G-20 getting even more important, China makes policy moves, and for some reason 10 people want to be the U.K. Prime Minister. Here are some of the things people in markets are talking about today.
If the G-20 confab wasn’t already marked on investor calendars with a big red circle, it should be now after President Donald Trump threatened to raise tariffs on China again if President Xi Jinping doesn’t meet with him at the upcoming summit in Japan. The latest tough talk may have something to do with the fact that China and its head honcho have yet to confirm a sit-down. Meanwhile, tension has opened up on another front after the U.S. expressed “grave concern” over Hong Kong legislation that would for the first time allow extraditions to mainland China. Everything will be fine, Five Things is telling itself over and over.
China policy moves
Whether it’s a move to reassure the market or a small peace offering to the U.S., China’s central bank set its yuan fixing stronger than expected on Tuesday. The strong bias in the daily fix — which restricts the onshore yuan’s moves by 2% on either side — is the largest since Bloomberg started releasing the survey estimates in August 2017, according to our smarter Asia colleagues. The central bank also said it plans to sell bills in Hong Kong later this month, a move that will drain liquidity and support the currency. It’s “a clear message that the authorities are still intent on keeping the yuan stable,” according to ANZ’s Khoon Goh. Some can only dream of having that kind of control. Meanwhile, the central bank is also extending a gold-buying spree amid the trade war, and the Ministry of Finance said it’ll ease restrictions on how local governments can spend money raised by special bonds (effectively a form of stimulus). For anyone trying to second guess China’s next moves, you could do worse than follow this guy.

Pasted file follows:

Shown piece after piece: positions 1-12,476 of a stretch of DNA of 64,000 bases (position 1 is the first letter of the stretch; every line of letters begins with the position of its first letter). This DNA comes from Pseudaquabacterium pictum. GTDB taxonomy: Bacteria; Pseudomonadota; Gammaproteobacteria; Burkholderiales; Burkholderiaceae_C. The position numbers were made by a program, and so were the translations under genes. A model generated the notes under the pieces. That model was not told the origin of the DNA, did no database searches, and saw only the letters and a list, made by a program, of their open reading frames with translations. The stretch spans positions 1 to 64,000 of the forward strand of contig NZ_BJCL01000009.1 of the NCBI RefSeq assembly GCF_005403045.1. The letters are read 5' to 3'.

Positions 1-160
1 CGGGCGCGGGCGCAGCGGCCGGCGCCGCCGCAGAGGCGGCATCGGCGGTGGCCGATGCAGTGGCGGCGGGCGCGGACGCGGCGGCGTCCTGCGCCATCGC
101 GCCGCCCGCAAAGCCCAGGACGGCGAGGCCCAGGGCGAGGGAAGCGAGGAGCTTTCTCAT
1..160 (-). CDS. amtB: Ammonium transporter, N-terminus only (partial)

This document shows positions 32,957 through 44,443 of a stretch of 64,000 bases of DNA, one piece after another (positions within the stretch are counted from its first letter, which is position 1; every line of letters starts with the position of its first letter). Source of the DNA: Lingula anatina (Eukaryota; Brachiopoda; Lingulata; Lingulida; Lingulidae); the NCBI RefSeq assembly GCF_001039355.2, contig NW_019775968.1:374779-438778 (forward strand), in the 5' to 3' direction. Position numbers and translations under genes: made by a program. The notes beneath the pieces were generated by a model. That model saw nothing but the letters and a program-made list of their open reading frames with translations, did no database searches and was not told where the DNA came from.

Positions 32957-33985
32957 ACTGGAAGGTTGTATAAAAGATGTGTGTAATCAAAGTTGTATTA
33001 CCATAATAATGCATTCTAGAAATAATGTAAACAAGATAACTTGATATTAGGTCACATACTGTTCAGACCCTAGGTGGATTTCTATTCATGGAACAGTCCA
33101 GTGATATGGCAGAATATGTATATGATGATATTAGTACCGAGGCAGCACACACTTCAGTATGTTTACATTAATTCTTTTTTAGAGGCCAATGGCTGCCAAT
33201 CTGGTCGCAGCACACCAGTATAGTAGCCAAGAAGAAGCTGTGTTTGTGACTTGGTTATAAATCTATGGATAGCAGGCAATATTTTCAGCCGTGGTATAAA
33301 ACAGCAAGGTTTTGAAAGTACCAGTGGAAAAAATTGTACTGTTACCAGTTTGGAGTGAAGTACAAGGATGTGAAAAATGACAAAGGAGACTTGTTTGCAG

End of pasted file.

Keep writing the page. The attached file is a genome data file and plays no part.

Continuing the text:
Given the way things have been going in the U.K. of late, in particular the slow car crash that Brexit has become, there’s probably a plausible argument to be made that the Brits would do better with no one at the helm. As it happens, that’s the current status quo after Theresa May formally stepped down as Tory party leader at the end of last week. The party contest to replace her got underway for reals on Monday, with 10 candidates confirmed as in the running. Like a really rubbish Hunger Games, they’ll be whittled down in the coming days, and around the week of July 22 the new PM will take their turn failing to find an easy path forward on exiting the European Union. Plus ça change, thinks Five Things, after a quick Google translate.
The risk-on rally continues. The MSCI Asia Pacific Index gained 0.7% as Japan’s Topix finished 0.5% higher. The Stoxx Europe 600 Index was up 0.9% as of 6:03 a.m. Eastern Time. The S&P 500 was poised to climb at the open, the 10-year Treasury yield was higher at 2.171%, and gold slipped again to $1,322.34.
Not much on the docket again today data-wise, although we will get a hint at small business optimism at 7:00 a.m., then producer prices at 8:30 a.m. In a desperate bid to fill out this section, Five Things will also point out that the USDA releases the WASDE report at 12:00 p.m., there’s an auction of three-year U.S. bonds and erm… well… Uber CEO Dara Khosrowshahi is speaking at the Economic Club in Washington. That’ll do.